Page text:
Glendalough Double Barrel Irish Whiskey (84 proof)
Visual: Mild pale gold.
Nose: Elegant, malty and warming. The sherry comes through in a winsome way.
Taste: Initially sweet with sherry and malty with a flavor profile reminiscent of freshly cooked sugar corn. This quickly gives way to a bit of heat and spiciness. Lastly, the woodiness of the oak adds a touch of down-to-earth rustic friendliness.
Finish: Medium long with the lasting memory being one of spice and wood.
Overall: Similar in many ways to a traditional Irish whiskey, yet different enough to be distinguishable from the pack. A very nice and well-defined spirit.
GSN Rating: B+
For more information go to: Glendalough
A few years ago, I had the opportunity to visit the Destilería Serrallés in Puerto Rico. You can read all about it here. One of my more memorable moments on that trip was when I had the chance to taste high-proof rum right out of the barrel. Strong, yet flavorful and slightly sweet. It only made sense that they would eventually come up with a one-hundred-fifty-one proof version.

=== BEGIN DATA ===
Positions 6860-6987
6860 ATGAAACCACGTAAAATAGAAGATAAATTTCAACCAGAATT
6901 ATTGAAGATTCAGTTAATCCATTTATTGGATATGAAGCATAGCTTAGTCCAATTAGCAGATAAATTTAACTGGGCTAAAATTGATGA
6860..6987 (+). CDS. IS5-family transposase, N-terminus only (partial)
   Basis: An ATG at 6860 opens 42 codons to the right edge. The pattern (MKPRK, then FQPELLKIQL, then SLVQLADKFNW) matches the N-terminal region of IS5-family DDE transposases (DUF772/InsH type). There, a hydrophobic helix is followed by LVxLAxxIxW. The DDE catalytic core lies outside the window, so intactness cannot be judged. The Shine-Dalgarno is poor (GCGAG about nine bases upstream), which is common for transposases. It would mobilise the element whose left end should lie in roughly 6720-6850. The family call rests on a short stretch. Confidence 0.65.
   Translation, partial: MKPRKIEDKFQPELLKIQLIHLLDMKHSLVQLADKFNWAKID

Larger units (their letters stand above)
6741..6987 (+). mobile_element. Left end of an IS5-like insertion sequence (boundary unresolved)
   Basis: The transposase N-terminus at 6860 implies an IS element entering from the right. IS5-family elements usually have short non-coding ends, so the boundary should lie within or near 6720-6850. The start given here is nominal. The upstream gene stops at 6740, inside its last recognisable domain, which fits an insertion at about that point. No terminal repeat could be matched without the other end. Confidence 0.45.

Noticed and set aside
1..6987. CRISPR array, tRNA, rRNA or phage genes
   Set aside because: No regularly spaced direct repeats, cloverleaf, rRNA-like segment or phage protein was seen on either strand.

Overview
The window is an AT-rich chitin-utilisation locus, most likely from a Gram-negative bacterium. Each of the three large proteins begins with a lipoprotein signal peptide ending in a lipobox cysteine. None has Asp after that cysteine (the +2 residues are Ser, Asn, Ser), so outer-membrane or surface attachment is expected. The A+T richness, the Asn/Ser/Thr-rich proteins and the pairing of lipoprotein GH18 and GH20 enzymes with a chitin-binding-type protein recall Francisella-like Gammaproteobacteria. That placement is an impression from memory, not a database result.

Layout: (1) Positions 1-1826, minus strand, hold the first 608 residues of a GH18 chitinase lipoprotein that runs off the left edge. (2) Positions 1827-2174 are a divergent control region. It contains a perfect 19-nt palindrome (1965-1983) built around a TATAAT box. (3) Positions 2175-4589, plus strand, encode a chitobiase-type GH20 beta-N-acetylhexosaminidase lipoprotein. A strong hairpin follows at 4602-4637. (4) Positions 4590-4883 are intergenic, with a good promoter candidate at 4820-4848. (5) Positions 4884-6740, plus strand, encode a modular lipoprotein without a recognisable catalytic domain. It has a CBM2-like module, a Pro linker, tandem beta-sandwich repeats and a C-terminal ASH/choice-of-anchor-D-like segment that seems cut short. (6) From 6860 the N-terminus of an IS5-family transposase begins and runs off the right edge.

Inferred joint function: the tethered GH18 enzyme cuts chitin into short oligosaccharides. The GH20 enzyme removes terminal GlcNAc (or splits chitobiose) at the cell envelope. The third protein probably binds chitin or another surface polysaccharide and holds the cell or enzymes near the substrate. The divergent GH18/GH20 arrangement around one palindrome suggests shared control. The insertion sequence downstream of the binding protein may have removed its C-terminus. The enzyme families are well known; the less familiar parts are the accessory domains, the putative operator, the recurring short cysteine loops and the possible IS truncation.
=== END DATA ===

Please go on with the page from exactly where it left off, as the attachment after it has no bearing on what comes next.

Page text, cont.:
First off, why is 151 the magic number? According to Ed Hamilton from ministryofrum.com, 75.5% alcohol is about the distillation proof of old pot stills. Double the percentage to arrive at the proof. So, what is proof? The word goes back to 16th-century England, when it was used for taxation purposes. A small pellet of gunpowder was soaked with the liquor in question. If it was possible to ignite the wet gunpowder, the alcohol content of the liquor was considered above proof and taxed at a higher rate. If however, the powder failed to ignite it was taxed at a lower rate. So, generally, 151 rum would have been one of the most expensive spirits five centuries ago. Today, however, things are more affordable.
Another important point to note is that U.S. regulations prevent rums over 155 proof from entering the country. So, by keeping their spirits at the euphonious designation of one-five-one, manufacturers are able to sell more product. Don Q 151 is only the second overproof rum to be offered by a Puerto Rican distillery.
Don Q 151 (151 proof)
Visual: Deep gold.
Nose: Hot and clean with a nice smoky touch.
Taste: Slightly funky with a curious whiff of smoke on the tongue. There is a lot of body here and mouthfeel that goes beyond a typical lighter style Puerto Rican rum.
Finish: Sweeter than expected with a fine burn that is mouth-watering. Dry and tight at the end.